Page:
The quality of surface water is best assessed using the status of both the water and underlying sediment. A recent study concluded that water bodies risk being misclassified if sediment assessment is not included, which can lead to unnecessary recovery costs.
Under the Water Framework Directive1 (WFD), Member States are required to achieve at least ‘good water status’ for surface water (inland, estuarine and coastal water bodies) in Europe by 2015.
Surface water quality is assessed on both its ecological status and chemical status. Ecological status includes the physical and chemical conditions that affect the water’s biological quality, such as nutrients and oxygen levels.
The chemical status is also determined according to levels (or environmental quality standards (EQS)) of important pollutants, including metals, found in the water, as listed under the EC’s Directive2 on priority dangerous substances.
In this study, Spanish researchers investigated the quality of Basque coastal and estuarine waters in northern Spain. The study focused on the long-term trend (from 1995-2007) of water and sediment contamination by metal pollutants (arsenic, cadmium, copper, chromium, mercury, nickel, lead and zinc) and the response of these areas to water treatment programs.
In addition, the chemical status of these water bodies was assessed using two approaches: (1) following the principle of ‘one out, all out’ under the WFD, whereby any metal in waters over the EQS will result in the whole station failing to achieve the chemical status (and for concentrations below the EQS, the chemical status is met), and (2) Combining the chemical quality of both the surface waters and the underlying sediment, using a methodology proposed by these researchers.
The river catchments, estuaries and coastal waters of the study area have been polluted by urban and industrial discharges, particularly from iron ore mining in the region. Additional pollution comes from the construction of ports, dredging, sediment disposal, and land reclamation. Emission control measures and water treatment programs have been implemented to help tackle these pressures.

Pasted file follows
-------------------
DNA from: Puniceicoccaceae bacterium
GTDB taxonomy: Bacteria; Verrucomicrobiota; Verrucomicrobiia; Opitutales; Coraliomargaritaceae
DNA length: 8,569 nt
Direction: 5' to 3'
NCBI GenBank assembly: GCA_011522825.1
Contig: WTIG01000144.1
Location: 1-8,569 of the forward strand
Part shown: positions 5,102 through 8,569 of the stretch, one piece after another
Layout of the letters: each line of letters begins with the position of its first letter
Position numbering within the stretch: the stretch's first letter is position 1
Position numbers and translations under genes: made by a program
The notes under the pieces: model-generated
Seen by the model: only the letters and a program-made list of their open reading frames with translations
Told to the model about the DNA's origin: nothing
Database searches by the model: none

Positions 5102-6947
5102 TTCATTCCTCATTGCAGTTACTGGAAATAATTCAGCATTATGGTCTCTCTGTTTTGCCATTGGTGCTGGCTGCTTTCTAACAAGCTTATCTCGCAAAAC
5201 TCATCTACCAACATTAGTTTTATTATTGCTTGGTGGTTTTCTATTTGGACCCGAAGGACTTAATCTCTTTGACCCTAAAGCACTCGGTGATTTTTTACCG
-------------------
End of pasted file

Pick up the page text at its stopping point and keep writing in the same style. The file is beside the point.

Using the first approach, few of the water bodies achieved good status, and the percentage of systems meeting this status falls over time. Using the second approach, more than 50 per cent of the water bodies achieved ‘good status’, with the percentage of systems meeting this status remaining steady over time.
The researchers argue that the second approach is more accurate in assessing chemical status as it is better at discriminating between less polluted water, which has less impact on wildlife, and that which is highly polluted. In addition, this approach reflects the drop in pollution of river catchments in recent years, which has improved water quality in many bodies.
By considering both water and sediment analysis in determining the status of water quality, resources could better be targeted at those bodies of water where levels of pollution have a greater negative effect on fish and other living organisms in the water. However, the researchers say further research is needed on EQS measurements in water and the interpretation of chemical concentrations of contaminants in sediments.
Source: Tueros, I., Borja, A., Larreta, J. et al. (2009). Integrating long-term water and sediment pollution data, in assessing chemical status within the European Water Framework Directive. Marine Pollution Bulletin. 58:1389-1400.
This article was originally posted by Environmental Expert on November 27, 2009.